Even if math wasn’t your best subject in school, most of us understand that we can save a considerable amount of money by choosing a shorter loan period when we take out a mortgage, a car loan, student loan or any other type of loan. For instance, if you take out a 30-year $400,000 home loan with a 5% interest rate, you will end up paying a total $352,023 in interest over the life of the loan. On the other hand, if you were to take a 15-year $400,000 home loan at the same interest rate, your total interest paid would be $161,371, a savings of $190,652!.
This logic is simple and compelling, but reality can be trickier. The monthly mortgage payment for the 30-year loan in the example above would be $2,563. In the 15-year loan scenario, you would be expected to pay $3,579 per month on your mortgage. As much as a homeowner may want to choose a shorter loan, shelling out $1,000 extra each month can represent a huge financial strain.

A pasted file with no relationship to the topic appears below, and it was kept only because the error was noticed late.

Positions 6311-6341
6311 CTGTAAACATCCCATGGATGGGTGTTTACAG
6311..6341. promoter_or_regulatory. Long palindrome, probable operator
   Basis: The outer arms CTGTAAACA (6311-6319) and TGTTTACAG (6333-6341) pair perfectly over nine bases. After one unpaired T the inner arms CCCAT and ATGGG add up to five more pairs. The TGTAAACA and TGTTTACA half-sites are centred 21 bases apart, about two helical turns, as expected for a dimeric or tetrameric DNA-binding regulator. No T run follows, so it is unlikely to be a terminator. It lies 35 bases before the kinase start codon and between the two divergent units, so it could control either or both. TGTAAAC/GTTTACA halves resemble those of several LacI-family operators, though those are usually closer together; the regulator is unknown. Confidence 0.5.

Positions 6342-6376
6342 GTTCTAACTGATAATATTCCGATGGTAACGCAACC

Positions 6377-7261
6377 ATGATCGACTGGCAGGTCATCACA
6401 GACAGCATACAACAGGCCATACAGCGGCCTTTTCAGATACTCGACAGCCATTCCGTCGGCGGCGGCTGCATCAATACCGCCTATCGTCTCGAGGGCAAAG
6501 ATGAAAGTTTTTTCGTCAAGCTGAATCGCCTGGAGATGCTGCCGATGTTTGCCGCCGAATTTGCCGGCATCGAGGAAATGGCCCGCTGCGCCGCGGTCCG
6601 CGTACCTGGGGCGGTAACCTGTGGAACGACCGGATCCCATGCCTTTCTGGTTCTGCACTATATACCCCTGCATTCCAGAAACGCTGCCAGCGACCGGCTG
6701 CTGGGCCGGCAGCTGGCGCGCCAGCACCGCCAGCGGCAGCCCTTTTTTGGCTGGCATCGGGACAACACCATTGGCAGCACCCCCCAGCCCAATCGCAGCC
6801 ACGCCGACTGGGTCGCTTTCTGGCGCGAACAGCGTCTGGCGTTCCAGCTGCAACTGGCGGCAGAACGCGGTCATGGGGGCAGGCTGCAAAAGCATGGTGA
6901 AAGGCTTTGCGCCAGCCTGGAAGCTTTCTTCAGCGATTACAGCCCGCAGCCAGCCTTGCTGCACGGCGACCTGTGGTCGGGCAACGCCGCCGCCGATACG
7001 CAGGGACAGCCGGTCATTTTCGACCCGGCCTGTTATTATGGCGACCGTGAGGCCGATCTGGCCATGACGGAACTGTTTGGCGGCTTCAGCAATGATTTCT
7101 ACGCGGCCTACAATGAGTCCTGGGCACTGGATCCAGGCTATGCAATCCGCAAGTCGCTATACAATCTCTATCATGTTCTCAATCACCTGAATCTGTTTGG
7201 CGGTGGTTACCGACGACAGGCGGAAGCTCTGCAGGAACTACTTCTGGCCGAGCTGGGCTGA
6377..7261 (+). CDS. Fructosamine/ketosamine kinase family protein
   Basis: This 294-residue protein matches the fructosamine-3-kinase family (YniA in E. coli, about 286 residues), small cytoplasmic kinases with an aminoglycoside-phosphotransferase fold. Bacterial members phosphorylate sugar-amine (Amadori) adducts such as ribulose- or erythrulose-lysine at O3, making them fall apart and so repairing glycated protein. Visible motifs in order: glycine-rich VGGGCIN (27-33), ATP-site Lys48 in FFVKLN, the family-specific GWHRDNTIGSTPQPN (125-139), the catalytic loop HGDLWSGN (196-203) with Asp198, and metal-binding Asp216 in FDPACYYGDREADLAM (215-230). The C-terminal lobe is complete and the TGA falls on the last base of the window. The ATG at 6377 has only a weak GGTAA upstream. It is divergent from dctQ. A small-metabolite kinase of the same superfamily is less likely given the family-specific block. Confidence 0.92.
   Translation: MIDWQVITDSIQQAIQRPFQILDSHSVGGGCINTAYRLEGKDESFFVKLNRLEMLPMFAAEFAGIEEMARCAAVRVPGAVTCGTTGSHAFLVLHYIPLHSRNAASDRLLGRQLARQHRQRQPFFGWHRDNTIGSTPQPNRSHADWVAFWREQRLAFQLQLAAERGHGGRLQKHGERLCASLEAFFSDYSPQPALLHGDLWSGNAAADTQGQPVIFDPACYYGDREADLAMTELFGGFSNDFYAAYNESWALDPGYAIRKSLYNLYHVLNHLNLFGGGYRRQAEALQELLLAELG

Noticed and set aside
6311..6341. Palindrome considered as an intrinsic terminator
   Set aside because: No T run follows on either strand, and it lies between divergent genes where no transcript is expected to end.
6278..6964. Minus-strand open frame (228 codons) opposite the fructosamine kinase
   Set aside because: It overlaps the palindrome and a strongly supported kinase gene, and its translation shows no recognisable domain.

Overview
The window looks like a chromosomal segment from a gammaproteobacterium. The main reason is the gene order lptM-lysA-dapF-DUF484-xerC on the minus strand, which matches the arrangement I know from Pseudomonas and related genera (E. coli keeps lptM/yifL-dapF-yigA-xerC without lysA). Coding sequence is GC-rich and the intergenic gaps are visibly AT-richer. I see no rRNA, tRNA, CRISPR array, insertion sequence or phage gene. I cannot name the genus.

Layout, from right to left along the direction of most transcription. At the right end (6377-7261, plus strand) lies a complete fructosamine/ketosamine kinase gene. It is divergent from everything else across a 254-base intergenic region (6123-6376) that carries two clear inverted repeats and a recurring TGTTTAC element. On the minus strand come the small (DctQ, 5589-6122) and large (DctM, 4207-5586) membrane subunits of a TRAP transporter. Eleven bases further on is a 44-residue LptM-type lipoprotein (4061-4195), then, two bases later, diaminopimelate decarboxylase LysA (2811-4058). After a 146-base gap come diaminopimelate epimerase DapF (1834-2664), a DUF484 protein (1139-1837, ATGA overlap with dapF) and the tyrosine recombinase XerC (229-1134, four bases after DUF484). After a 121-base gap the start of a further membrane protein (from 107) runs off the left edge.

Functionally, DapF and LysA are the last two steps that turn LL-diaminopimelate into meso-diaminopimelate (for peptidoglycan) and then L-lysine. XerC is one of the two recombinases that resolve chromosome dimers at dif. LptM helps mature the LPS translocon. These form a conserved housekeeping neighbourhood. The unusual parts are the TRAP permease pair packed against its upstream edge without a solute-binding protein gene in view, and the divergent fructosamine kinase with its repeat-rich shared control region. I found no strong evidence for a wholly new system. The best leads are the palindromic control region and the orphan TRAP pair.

Going for the shortest loan time frame isn’t always the answer, especially if you worry about your ability to make the payment each month. A better solution in these situations is to choose a longer loan period but make it a habit to over pay each month when you can. This way, you can still cut a significant amount of interest off your final bill while maintaining the flexibility to pay a lower amount when you have other financial obligations in any given month.